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Higher concentrations of alcohol are actually less effective (that Q&A is specific for isopropyl, but the same is true for ethanol, their mechanism of sterilization is the same), see also here. Summarizing from those answers: higher concentrations of alcohol don't penetrate into cells as well. This page from the CDC also discusses optimal alcohol ...


7

The virus causing COVID-19 infects the respiratory tract. It is spread in droplets of moisture when an infected person sneezes, coughs, and exhales. These droplets can be inhaled directly and can also end up on surfaces, where they can be picked up on your hands and then spread to your face. The WHO recommends hand washing and avoiding touching your face ...


6

Hand sanitizers have bactericidal and virucidal properties that when used properly in sufficient quantity for at least 20 seconds kill the vast majority of pathogenic organisms/viruses. Alcohol-based sanitizers are superior in spectrum of what it kills. However, you are correct that it doesn't kill everything, and some of what it doesn't kill is pretty ...


6

Here's an article that I found helpful, to understand why washing hands with soap is so helpful, and how it helps (Pall Thordarson is a professor of chemistry at the University of New South Wales, Sydney): Why does soap work so well on the Sars-CoV-2, the coronavirus and indeed most viruses? The short story: because the virus is a self-assembled ...


5

The safest hand sanitizer from the perspective of reducing antibiotic resistance is the alcohol-based sanitizer. It's effective against a wide variety of microorganisms. Remember, though, that hand sanitizers don't remove dirt and chemicals from your skin, and all of the ingredients in hand sanitizers are left to fully absorb into your skin. Alcohol makes ...


5

Yes, the virus can be made un-harmful by soap and water. From the Economist: The outer proteins sit athwart a membrane provided by the cell in which the virion was created. This membrane, made of lipids, breaks up when it encounters soap and water, which is why hand-washing is such a valuable barrier to infection. This should give you enough key ...


4

There are obvious sufficient data and enough evidence that all virus are transmitted by droplet infection (body contact) and shake hands. Washing hand makes sense as the infection is happening mostly yourself if you have contact with your hands in your face, mouth, nose, eyes. So don't shake hands, clean your hands by washing or desinfecting after ...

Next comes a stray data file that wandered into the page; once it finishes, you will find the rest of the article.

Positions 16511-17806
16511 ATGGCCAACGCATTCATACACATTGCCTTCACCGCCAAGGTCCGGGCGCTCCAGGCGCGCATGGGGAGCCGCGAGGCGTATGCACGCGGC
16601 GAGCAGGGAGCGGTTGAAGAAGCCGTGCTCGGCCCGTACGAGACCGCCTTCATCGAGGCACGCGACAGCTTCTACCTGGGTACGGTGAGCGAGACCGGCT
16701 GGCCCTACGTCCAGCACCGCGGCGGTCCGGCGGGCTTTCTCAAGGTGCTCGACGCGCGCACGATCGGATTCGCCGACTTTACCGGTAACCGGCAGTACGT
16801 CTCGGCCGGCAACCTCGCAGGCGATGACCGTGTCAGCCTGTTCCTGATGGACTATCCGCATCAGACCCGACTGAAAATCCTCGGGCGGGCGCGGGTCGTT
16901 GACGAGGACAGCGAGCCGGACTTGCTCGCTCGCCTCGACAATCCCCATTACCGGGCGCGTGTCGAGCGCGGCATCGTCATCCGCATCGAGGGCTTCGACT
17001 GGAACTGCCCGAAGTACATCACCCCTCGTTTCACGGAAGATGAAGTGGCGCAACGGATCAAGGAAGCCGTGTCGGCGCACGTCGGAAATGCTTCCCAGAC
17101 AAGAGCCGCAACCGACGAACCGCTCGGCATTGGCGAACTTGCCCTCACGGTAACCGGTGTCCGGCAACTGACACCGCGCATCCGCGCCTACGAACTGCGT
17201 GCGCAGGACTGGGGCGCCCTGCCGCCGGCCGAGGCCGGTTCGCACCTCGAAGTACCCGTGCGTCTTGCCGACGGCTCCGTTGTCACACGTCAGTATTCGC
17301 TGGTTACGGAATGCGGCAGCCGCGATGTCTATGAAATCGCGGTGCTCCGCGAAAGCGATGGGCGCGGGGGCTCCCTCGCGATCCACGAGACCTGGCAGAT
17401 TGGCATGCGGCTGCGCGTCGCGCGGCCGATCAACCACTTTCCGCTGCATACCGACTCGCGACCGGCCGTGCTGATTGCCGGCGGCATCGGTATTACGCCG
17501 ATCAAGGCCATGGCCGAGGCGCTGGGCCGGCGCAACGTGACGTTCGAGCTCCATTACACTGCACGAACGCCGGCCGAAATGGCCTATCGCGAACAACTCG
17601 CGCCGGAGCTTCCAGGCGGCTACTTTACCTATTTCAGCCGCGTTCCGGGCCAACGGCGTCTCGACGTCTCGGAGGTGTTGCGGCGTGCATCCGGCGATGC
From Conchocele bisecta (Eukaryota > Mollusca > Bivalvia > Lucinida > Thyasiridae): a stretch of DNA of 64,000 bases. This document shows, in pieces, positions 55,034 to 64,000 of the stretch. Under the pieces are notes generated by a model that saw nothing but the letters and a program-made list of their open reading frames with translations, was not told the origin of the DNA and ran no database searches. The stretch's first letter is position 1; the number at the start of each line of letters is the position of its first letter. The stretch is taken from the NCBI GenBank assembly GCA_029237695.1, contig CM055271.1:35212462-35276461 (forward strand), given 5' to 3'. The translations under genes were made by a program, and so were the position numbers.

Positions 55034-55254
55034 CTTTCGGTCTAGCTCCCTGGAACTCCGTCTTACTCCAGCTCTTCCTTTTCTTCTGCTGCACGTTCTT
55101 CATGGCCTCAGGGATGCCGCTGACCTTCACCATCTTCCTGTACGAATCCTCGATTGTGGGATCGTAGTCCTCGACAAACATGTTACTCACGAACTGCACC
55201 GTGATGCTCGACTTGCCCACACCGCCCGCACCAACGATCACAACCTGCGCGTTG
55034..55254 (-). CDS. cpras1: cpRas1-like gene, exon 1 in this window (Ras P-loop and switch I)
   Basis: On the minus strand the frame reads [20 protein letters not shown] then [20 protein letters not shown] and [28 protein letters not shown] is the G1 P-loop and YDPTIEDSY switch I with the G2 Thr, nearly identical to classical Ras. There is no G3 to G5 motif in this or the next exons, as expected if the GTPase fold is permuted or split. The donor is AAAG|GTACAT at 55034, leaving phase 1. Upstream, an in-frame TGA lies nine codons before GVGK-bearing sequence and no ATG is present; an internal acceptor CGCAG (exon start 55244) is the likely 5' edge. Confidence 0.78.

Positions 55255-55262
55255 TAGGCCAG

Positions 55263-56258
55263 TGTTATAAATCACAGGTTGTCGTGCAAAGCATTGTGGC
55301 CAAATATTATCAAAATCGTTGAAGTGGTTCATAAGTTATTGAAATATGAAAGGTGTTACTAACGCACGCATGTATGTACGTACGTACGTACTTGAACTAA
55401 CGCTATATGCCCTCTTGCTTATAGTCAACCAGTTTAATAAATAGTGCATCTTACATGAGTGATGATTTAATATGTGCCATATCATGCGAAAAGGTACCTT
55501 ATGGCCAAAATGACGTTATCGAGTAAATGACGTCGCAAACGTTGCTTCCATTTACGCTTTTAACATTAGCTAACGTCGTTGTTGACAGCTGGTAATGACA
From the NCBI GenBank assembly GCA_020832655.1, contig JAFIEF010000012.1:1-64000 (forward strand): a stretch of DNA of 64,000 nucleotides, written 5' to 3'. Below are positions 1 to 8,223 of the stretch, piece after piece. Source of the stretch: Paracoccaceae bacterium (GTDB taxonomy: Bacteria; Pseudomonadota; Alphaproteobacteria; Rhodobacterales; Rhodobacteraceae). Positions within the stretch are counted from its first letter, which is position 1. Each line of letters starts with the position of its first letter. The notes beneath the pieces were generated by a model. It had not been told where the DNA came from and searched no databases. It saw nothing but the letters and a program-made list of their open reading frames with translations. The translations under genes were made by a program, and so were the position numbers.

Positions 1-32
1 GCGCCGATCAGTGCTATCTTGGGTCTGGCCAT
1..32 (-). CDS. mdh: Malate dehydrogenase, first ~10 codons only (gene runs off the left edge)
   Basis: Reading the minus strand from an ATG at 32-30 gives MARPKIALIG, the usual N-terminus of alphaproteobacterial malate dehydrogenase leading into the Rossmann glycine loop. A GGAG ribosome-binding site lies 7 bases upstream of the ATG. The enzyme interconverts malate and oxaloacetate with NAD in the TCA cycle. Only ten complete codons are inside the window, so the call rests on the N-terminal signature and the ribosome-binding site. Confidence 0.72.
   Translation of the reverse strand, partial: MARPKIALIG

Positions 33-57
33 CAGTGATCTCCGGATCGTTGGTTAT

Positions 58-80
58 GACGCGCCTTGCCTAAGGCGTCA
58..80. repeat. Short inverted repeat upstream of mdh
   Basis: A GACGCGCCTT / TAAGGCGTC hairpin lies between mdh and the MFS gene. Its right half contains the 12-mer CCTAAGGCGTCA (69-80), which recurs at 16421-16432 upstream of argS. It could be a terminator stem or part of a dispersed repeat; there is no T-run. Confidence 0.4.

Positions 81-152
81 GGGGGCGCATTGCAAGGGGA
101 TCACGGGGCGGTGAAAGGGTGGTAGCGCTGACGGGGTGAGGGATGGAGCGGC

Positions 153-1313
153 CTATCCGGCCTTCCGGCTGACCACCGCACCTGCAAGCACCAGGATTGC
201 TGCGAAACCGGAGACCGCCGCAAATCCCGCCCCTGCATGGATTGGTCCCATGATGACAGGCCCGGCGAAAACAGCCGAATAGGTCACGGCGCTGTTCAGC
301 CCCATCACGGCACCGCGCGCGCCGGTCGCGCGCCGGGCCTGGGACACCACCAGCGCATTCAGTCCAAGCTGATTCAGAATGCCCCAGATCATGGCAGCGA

3

Ingredients listed on the product from the photo: White soft paraffin (known as petroleum jelly) and cetostearyl alcohol are occlusive agents that decrease water loss through the skin, so they act as moisturizers (Table 4, PubMed). Sodium lauryl sulfate is a detergent (a surfactant), so it acts as a soap. Water and soap do not remove paraffin, so the ...


2

This question seems to ask in which situations hand sanitizers can be a suitable substitute for water and soap. Techniques for hand hygiene Soap and water is still considered the gold standard for hand hygiene. When using soap and water, it is important to wet the hands first. Then apply 3 to 5 mL of soap to the hands, avoiding bar soap. Next ...


2

"Situations Leading to Reduced Effectiveness of Current Hand Hygiene against Infectious Mucus from Influenza Virus-Infected Patients", a study published in "MSphere", compared using "antiseptic hand rubbing" (hand sanitizer) against "antiseptic hand washing" (washing hands with antiseptic or antimicrobial soap), and found that washing hands is effective at ...


2

According to this study: https://www.ncbi.nlm.nih.gov/pubmed/10656352 "Alternative"/"natural" cleaning products (vinegar and baking soda) were compared with regular disinfectants and tested against a variety of human pathogens including antibiotic-resistant bacteria. The conclusion found that "a variety of commercial [excluding the natural alternatives] ...


1

There is a report from Taiwan where it was described that installing hand wash stations in the emergency department was the only infection control measure which was significantly associated with the protection from healthcare workers from acquiring the SARS-CoV, indicating that hand hygiene can have a protective effect Healthcare workers are at risk of ...


1

New research from China indicates that the novel coronavirus is also spread by fecal-oral transmission, not just by respiratory droplets or environmental contact. Hong Shan, MD, PhD, of Fifth Affiliated Hospital, Sun Yat-sen University, in Zhuhai, Guangdong Province, and colleagues noted that the gastrointestinal tract is a welcoming environment for the ...


1

Yes, to a degree. Since the stuff we touch will be on our hands and the stuff that's on our hands will be on what we touch. CDC: Quickly reduces number of microbes, but not all Less effective in greasy or dirty circumstances So if the handle is greasy or visibly dirty the amount of microbes that are killed are decreased. It may be better to just grab ...


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